So now the chickens have well and truly come home terrifyingly to roost. The violent anarchy that has taken hold of British cities is the all-too-predictable outcome of a three-decade liberal experiment which tore up virtually every basic social value.
The married two-parent family, educational meritocracy, punishment of criminals, national identity, enforcement of the drugs laws and many more fundamental conventions were all smashed by a liberal intelligentsia hell-bent on a revolutionary transformation of society.
Those of us who warned over the years that they were playing with fire were sneered at and smeared as right-wing nutters who wanted to turn the clock back to some mythical golden age.
Now we can see what they have brought about in the unprecedented and horrific scenes of mob violence, with homes and businesses going up in flames, and epidemic looting.
What is most astonishing about this is it was not accidental, but planned. Policies were enacted which anybody with common sense could see would lead to this outcome, but they were enacted anyway. It is not a matter of out-of-control young people, but rather it is a matter of a population (including the political class) that is immoral.
What has been fuelling all this is not poverty, as has so predictably been claimed, but moral collapse. What we have been experiencing is a complete breakdown of civilised behaviour among children and young people straight out of William Golding’s seminal novel about childhood savagery, Lord Of The Flies.
There has been much bewildered talk about ‘feral’ children, and desperate calls upon their parents to keep them in at night and to ask them about any stolen goods they are bringing home.
As if there were responsible parents in such homes! We are not merely up against feral children, but feral parents.
The Archbishop of Canterbury finally, after four days of rioting finally got around to making a speech in the House of Lords and what pitiful, fluff and insubstantial bromides he offered up. It is enough to make one gag: no gospel, no call to repentance, no mention of Divine judgment, no offer of Christ's power to change lives. Instead, he called on the government to solve the problem despite overwhelming evidence that the government is a big part of the problem. He said:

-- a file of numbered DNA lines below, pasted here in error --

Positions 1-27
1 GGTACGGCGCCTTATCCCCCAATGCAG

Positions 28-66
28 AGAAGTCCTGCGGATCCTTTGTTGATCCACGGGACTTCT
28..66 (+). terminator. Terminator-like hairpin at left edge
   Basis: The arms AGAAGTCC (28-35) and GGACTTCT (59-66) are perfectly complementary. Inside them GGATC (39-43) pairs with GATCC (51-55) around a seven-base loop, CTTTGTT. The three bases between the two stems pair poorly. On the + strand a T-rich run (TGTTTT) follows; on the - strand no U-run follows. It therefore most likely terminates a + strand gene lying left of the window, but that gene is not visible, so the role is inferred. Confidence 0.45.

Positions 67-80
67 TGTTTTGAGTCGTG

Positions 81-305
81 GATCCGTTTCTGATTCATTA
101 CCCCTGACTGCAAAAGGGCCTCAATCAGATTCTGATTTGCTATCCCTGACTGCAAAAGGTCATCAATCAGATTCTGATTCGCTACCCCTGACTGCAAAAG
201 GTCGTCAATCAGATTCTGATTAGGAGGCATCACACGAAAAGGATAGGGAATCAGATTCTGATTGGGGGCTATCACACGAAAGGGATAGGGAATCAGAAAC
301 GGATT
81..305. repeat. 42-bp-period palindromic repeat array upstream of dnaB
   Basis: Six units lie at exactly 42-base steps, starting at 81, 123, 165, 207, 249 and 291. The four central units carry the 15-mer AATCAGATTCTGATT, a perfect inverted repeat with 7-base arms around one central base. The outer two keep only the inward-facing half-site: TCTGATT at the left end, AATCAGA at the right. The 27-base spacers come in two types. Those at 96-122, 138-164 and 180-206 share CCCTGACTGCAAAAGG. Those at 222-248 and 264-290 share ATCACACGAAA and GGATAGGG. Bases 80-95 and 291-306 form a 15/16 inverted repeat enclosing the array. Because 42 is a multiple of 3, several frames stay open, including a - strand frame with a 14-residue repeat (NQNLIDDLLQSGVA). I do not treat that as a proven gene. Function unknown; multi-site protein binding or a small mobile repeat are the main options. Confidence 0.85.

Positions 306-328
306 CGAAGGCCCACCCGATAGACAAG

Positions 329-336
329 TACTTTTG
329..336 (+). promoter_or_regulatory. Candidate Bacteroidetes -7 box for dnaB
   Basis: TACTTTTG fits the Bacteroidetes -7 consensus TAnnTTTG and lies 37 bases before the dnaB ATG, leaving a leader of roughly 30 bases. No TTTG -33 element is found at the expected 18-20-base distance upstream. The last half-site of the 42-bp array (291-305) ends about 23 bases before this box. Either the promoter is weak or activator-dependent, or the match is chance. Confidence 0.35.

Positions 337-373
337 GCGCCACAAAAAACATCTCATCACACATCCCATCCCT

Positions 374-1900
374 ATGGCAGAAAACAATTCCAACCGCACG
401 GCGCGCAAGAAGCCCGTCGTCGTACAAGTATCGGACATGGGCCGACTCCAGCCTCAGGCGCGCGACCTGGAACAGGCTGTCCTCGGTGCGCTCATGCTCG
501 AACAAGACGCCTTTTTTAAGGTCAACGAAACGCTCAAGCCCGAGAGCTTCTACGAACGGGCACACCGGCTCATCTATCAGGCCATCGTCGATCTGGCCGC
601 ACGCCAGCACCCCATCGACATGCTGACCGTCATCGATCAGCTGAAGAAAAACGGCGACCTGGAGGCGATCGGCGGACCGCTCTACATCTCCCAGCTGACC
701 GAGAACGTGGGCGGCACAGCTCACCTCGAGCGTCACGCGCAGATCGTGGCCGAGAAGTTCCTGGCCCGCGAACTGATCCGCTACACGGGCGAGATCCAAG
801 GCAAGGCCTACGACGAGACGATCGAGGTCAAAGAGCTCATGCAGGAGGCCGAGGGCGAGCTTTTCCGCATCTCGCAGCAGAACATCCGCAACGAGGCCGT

The tragedy of the events of recent days is that those who will pay the heaviest price are those who most need stability and encouragement in local communities - people who run small local businesses, people who need efficient emergency services, people, old or young, with limited mobility. In no imaginable sense does the violence we have seen help anyone; those who have been involved have achieved nothing except to intensify the cycle of deprivation and vulnerability.
That being said, we now have a major question to address, which is how to combat the deep alienation we have seen, the alienation and cynicism that leads to reckless destruction. The Government has insisted on the priority of creating stronger, better‑resourced local communities. This priority is now a matter of extreme urgency. We need to see initiatives that will address anxieties and provide some hope of long‑term stability in community services, especially for the young. Meanwhile the Church will maintain its commitment to all communities at risk, and is ready to offer its help and solidarity in every possible way. [my bolding]
You can see why people in the UK might wonder why, since we have a welfare state, we need a bunch of old moral scolds in funny clothes, who appear to have no function except to urge the government to do something. Do you really need all the paraphernalia generated by a State Church just for that?
Britain needs moral transformation and governments cannot do that. And dead, liberal Protestant churches with no Gospel to preach cannot do it. Only a revival of the Church in which the power of the Holy Spirit to change lives is made manifest is sufficient. Perhaps, if it gets bad enough and people get desperate enough they just might show the cultural Marxists the door and get themselves to church. It has certainly happened before and we pray that it happens again.
But the awkward question is, will there be anyone preaching the biblical Gospel if they go to church? If only God would raise up another John Wesley.
Apparently, I'm not the only one to whom John Wesley's name has come to mind recently. David Virtue offers his concept of the speech the Archbishop of Canterbury should have given here. It is heartbreaking to read simply because it puts into sharp focus how far the Church of England has fallen. But if the C of E won't preach the Gospel, God is capable of making the stones cry out.